Los Angeles – August 31, 2017 – According to RCLCO’s Q2 2017 Chartbook, capital for real estate debt and equity are still considered abundant. For equity, there is plenty of “dry powder,” but fundraising may be moderating. Foreign capital transactions are close to the pace set in 2016. Overall, 2017 real estate transactions are tracking closely to that of 2016. Debt markets remain active with the net percent of banks tightening lending standards relatively flat. Although still dominated by the banks and GSE’s, the marketplace has seen a rise in non-bank lenders filling the gaps for capital in the marketplace for construction loans, heavy transitional properties, etc.
Is the retail sector an opportunity? Included below are several articles that discuss the current and future retail environment. CorAmerica continues to evaluate new opportunities in this transitioning sector of the real estate marketplace.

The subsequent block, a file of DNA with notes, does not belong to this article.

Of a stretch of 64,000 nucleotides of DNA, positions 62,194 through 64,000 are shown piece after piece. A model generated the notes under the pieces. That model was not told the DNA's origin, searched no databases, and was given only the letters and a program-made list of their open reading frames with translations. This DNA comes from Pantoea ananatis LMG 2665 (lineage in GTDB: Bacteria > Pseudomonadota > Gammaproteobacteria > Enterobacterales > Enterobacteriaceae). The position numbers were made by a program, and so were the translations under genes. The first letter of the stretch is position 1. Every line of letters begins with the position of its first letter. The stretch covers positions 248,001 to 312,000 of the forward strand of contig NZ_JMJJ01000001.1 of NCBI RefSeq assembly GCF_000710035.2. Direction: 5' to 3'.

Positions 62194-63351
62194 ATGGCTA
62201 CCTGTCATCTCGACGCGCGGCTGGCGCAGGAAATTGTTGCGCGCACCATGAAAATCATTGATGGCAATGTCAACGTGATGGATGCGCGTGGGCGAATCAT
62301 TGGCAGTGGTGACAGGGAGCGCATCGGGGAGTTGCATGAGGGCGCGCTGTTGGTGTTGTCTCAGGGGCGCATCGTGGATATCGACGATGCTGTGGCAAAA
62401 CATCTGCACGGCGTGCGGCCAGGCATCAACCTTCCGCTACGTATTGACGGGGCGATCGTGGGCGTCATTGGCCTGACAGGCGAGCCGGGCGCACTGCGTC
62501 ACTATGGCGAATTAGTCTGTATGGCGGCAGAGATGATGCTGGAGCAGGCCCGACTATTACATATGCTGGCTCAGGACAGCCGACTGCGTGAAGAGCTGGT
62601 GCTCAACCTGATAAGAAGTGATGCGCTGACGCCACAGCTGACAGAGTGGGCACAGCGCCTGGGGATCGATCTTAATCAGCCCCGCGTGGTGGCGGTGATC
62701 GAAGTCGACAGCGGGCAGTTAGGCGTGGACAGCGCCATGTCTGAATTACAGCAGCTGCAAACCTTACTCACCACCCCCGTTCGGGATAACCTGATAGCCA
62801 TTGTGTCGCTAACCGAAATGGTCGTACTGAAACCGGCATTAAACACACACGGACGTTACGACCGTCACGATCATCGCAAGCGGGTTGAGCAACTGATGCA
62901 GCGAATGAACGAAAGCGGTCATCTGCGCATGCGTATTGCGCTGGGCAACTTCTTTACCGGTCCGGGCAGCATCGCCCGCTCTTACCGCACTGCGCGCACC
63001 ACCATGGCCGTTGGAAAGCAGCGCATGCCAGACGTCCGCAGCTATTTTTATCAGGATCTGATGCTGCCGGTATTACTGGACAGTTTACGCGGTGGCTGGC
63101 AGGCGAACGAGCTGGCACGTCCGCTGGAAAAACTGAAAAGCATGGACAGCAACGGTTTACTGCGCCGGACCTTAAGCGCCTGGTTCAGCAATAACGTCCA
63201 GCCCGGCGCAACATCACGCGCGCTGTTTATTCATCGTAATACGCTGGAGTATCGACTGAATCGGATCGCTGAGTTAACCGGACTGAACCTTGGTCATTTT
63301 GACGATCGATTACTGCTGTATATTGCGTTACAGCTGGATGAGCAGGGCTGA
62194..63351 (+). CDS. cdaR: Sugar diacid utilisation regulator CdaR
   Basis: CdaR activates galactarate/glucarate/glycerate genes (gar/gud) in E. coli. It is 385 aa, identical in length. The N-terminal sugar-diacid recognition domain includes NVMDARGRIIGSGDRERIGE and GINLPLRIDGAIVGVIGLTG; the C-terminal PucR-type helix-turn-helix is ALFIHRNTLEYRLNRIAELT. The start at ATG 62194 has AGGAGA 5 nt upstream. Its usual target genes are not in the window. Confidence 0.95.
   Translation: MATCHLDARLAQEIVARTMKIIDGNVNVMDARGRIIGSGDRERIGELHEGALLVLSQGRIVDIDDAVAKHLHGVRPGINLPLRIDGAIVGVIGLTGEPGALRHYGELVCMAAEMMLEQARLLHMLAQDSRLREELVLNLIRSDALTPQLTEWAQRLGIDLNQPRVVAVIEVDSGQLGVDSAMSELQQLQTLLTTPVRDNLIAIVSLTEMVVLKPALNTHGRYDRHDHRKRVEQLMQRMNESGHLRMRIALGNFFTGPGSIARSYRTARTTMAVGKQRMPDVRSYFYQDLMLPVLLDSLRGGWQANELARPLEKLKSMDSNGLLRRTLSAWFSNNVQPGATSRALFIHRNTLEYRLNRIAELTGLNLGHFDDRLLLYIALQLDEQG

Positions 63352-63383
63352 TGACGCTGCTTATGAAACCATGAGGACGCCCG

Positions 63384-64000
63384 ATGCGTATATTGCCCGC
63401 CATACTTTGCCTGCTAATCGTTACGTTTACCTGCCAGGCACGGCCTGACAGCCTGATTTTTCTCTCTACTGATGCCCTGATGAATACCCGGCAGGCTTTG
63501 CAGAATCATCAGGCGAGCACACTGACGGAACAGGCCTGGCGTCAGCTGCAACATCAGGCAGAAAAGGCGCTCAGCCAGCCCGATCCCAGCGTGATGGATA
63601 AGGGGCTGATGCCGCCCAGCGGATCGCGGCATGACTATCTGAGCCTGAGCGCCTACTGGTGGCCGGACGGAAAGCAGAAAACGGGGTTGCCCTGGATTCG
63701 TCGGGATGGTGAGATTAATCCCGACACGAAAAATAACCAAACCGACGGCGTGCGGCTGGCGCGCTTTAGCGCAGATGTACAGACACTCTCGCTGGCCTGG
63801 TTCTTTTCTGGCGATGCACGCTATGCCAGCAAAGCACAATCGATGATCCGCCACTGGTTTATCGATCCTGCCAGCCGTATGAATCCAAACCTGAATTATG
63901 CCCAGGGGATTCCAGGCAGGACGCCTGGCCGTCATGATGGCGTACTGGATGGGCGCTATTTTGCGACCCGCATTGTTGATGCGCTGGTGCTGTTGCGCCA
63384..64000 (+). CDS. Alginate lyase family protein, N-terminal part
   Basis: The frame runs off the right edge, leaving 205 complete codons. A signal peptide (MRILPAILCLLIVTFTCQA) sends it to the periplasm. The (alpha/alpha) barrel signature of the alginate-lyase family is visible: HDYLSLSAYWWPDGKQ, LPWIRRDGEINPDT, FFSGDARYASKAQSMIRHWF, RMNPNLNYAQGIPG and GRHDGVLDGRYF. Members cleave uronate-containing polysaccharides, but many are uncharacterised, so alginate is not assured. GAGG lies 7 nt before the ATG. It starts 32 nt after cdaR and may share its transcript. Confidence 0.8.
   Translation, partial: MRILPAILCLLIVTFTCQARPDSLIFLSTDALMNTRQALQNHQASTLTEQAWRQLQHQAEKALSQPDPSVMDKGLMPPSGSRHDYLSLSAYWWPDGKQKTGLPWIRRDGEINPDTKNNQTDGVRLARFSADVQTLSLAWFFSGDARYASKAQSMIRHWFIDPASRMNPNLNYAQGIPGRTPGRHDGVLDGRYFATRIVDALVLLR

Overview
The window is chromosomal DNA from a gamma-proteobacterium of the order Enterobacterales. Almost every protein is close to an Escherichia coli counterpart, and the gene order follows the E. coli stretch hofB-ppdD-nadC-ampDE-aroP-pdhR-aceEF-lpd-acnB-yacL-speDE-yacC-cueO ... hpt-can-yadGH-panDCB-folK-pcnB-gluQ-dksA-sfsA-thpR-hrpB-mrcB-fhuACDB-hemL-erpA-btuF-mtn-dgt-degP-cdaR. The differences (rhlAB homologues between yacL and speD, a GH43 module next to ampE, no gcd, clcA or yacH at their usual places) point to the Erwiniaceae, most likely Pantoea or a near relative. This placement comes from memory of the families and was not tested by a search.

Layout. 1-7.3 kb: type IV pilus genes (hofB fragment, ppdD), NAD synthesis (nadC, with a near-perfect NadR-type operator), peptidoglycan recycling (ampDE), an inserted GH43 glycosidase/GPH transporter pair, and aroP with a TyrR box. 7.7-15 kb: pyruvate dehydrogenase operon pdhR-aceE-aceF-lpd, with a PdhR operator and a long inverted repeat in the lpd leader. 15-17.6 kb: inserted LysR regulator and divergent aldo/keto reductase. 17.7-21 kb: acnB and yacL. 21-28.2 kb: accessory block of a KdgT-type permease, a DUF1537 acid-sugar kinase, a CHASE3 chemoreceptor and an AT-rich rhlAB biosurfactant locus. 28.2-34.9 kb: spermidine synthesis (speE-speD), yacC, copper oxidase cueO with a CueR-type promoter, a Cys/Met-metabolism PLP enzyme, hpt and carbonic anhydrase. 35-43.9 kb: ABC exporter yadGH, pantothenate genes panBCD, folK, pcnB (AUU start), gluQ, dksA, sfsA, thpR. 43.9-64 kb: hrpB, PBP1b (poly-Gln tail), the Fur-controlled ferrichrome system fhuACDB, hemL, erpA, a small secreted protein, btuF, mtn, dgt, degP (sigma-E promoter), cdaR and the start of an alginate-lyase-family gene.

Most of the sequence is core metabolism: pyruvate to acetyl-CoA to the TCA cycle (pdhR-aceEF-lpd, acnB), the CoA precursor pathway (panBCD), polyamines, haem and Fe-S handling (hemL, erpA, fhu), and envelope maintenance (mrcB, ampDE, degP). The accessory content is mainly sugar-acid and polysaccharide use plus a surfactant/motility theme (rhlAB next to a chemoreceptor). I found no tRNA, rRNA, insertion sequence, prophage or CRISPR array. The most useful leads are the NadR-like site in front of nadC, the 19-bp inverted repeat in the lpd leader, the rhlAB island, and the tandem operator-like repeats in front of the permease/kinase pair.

The first half of August was relatively busy with 4 new conduit deals pricing for $3.86b, bringing the YTD total to $28.1b across 30 deals. Pricing for the LCF AAA ranged from S+90-95, AA- ranged from S+140-160, and A- ranged from S+170-202. Given the significant demand for bonds in the secondary market, the weaker new issue prints and variance across deal pricing levels were a little surprising. With lower rates, investors seemed to be less inclined to pay up for risk retention deals that did not appear to be superior in credit versus wider trading names in secondary. In SASB space, 8 deals priced this month. There were 6 floating rate deals ($4.64b) and 2 fixed rate deals ($827mm) for a total of $5.5b. Similar to last month, several of the SASB deals were at least partially preplaced, including the $1.97b floating rate Motel 6 deal that was entirely pre-placed. Trading volumes in the secondary market were extremely low in the last two weeks of the month. On the month, AAA and AS/AM bonds were quoted flat to a touch tighter, AA- and A- were quoted flat to a few bps wider, while BBB-was quoted about 10-15bps wider. In addition, bonds with higher than average Houston exposure ended the month wider, as investors await more news about the potential impacts of the storm. September is expected to be a very busy month on the new issue front, as issuance was basically shut down for the second half of August.
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